Figure 113 iron triangles source reprinted from

This preview shows page 382 - 384 out of 624 pages.

FIGURE 11.3Iron TrianglesSOURCE: Reprinted from Theodore J. Lowi,Incomplete Conquest: Governing America, 2nd ed. (New York: Holt, Rinehartand Winston, 1981), 139.American Legion;Veterans of Foreign WarsNational Rivers & Harbors Congress;Mississippi Valley AssociationNational Cotton Council;National Association of Wheat GrowersDepartmentof VeteransAffairsHouseVeterans’AffairsCommitteeSenate Environmentand Public WorksCommitteeArmy Corpsof EngineersFarmServiceAgencyHouseAgricultureCommitteeProgram orAgencySpecialCongressionalAccess PointGroupSupport
FEDERAL BUREAUCRACIES PROMOTE WELFARE AND SECURITY355Federal Agencies Provide for National SecurityOne of the remarkable features of American federalism is that the most vitalagencies for providing security for the American people (namely, the police) arelocated in state and local governments. But some agencies vital to maintainingnational security are located in the national government, and they can be groupedinto two categories: (1) agencies to confront threats to internal national securityand (2) agencies to defend American security from external threats. The depart-ments of greatest influence in these two areas are Homeland Security, Justice,Defense, and State.Agencies for Internal SecurityThe task of maintaining domestic securitychanged dramatically after the terrorist attacks of September 11, 2001. Thecreation of the Department of Homeland Security (DHS) in 2002 signaled thehigh priority that domestic security would now have. The orientation of domes-tic agencies also shifted as agencies geared up to prevent terrorism, a task thatdiffered greatly from their former charge of investigating crime. With this shift inresponsibility came broad new powers, many of them controversial—including thepower to detain terrorist suspects and to engage in extensive domestic intelligence-gathering about possible terrorists. Since its creation, the DHS has also assumed alarge role in domestic security, bringing under its umbrella such responsibilities asborder safety and security (including immigration and customs); emergency pre-paredness; science-related concerns pertaining in particular to chemical, biological,and nuclear threats; and information and intelligence analysis and assessment.Growing pains were evident in the DHS’s first years. Different bureaucraticcultures, now part of a single operation, quickly became embroiled in turfbattles with one another and with the Federal Bureau of Investigation (FBI, whichremained in the Justice Department) as the two departments attempted to sort outtheir respective responsibilities. These early problems signaled deeper challengesthat the DHS has continued to face. The DHS has struggled to establish itself as astrong, institutionally coherent presence capable of coordinating government ac-tion. Part of the problem is that the DHS portfolio of responsibilities is both largeand vague. In addition, the agency failed to establish strong links with state and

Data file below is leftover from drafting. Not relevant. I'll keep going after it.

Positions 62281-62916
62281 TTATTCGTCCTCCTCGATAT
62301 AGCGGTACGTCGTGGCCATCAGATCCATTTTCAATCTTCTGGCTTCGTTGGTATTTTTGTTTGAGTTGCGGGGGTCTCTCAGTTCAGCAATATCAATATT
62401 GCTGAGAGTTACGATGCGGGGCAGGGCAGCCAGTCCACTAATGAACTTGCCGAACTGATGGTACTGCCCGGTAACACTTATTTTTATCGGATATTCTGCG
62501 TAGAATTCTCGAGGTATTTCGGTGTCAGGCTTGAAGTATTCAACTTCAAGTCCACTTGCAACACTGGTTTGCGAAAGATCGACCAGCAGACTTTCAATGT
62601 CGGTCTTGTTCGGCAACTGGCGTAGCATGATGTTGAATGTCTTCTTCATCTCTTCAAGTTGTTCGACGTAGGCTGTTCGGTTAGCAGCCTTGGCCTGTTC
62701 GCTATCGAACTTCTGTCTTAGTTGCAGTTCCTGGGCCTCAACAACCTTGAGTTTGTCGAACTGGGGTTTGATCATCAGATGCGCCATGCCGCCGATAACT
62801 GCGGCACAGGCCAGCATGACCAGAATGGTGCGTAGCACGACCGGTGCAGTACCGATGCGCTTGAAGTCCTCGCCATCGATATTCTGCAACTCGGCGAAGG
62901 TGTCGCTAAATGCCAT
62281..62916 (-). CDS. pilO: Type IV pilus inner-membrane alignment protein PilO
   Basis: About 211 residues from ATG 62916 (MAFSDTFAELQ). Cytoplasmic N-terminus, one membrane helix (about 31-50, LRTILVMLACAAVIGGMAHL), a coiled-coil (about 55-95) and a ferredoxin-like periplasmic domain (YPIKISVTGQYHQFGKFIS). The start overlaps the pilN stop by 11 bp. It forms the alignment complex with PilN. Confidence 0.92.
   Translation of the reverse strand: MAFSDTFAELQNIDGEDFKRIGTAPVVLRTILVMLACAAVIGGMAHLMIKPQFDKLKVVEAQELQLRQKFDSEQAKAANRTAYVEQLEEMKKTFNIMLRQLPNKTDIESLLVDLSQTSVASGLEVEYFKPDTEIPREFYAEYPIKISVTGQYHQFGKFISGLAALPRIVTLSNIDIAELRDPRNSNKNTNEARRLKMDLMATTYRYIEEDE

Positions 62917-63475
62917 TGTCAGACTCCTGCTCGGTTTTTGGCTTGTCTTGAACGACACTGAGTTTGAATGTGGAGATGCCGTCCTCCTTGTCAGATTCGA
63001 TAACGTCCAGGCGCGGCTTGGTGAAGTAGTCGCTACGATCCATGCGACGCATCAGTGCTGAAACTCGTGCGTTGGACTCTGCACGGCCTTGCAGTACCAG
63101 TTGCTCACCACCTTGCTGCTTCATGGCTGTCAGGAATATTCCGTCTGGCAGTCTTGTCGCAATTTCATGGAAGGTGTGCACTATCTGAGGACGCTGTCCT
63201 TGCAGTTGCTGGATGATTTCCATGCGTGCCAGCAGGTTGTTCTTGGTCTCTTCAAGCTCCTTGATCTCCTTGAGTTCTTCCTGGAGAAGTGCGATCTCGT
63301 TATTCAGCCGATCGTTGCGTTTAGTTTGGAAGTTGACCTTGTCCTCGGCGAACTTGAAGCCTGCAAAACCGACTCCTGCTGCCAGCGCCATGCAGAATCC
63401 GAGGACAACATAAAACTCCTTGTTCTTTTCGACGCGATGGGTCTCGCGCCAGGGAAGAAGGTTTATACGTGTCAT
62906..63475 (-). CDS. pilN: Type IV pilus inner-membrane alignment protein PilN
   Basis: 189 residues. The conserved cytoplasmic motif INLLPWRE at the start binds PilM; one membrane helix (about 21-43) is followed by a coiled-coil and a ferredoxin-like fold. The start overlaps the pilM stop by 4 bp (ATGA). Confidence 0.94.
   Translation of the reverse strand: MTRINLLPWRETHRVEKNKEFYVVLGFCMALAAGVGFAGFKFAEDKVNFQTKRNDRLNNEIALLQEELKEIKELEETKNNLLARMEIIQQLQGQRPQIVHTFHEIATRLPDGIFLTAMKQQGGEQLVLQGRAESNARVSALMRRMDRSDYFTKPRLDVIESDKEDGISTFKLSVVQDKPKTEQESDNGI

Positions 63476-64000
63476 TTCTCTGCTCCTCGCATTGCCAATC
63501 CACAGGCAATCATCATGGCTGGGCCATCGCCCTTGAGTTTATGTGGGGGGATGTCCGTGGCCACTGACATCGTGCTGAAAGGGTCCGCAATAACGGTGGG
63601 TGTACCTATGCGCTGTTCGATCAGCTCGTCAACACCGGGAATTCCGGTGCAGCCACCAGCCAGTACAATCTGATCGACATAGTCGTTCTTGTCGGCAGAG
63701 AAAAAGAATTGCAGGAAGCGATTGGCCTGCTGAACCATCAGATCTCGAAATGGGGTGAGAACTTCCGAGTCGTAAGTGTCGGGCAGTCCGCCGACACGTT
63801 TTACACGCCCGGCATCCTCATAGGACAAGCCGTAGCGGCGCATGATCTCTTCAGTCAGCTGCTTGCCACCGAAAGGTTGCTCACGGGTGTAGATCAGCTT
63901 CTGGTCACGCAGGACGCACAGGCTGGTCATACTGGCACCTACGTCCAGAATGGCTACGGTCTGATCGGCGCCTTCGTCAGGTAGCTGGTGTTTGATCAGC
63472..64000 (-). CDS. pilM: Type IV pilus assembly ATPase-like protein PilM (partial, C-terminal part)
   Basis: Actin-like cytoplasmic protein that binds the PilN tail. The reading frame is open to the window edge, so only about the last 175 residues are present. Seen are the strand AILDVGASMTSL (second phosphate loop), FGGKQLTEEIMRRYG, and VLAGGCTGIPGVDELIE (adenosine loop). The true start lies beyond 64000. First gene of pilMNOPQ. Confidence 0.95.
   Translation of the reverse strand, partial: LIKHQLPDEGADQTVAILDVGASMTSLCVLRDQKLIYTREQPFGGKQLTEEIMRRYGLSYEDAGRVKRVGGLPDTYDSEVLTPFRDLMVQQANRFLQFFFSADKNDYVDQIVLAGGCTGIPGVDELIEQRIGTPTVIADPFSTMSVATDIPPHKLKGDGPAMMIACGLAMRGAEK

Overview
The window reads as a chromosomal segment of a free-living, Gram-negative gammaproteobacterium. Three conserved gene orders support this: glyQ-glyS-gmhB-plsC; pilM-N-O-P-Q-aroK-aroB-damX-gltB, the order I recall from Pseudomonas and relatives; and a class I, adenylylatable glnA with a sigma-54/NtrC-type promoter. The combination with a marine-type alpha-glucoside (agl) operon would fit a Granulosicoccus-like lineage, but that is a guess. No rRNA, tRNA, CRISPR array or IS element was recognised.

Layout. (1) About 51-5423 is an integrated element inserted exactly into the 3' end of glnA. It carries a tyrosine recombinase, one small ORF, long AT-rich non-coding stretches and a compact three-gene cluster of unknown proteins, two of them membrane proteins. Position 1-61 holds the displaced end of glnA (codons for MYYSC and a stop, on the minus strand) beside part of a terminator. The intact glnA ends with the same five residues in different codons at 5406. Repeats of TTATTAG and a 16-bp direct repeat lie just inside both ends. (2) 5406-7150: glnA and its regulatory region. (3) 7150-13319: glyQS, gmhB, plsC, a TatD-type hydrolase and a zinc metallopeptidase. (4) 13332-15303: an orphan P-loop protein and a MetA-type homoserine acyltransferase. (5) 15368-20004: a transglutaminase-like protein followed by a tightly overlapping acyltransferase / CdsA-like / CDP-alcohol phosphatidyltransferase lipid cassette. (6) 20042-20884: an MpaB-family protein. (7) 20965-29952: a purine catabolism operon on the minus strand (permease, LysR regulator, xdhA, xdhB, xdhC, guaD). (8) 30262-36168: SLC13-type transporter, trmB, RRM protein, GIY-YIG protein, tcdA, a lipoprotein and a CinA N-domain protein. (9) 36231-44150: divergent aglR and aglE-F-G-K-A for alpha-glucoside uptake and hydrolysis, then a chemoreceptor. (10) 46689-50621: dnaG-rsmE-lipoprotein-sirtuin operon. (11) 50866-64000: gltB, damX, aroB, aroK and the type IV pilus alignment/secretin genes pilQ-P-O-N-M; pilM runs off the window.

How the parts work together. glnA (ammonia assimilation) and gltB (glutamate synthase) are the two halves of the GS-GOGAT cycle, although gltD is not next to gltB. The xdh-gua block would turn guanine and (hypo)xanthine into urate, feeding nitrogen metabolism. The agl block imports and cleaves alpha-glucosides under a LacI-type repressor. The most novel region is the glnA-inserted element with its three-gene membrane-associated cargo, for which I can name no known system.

Upload your study docs or become a

Course Hero member to access this document

Upload your study docs or become a

Course Hero member to access this document

End of preview. Want to read all 624 pages?

Upload your study docs or become a

Course Hero member to access this document

Term
Fall
Professor
KANKAANRINTA,M
Tags
Government, Southern Association of Colleges and Schools, Association of Public and Land Grant Universities, North Central Association of Colleges and Schools, American Association of State Colleges and Universities, Odessa College

  • Left Quote Icon

    Student Picture

  • Left Quote Icon

    Student Picture

  • Left Quote Icon

    Student Picture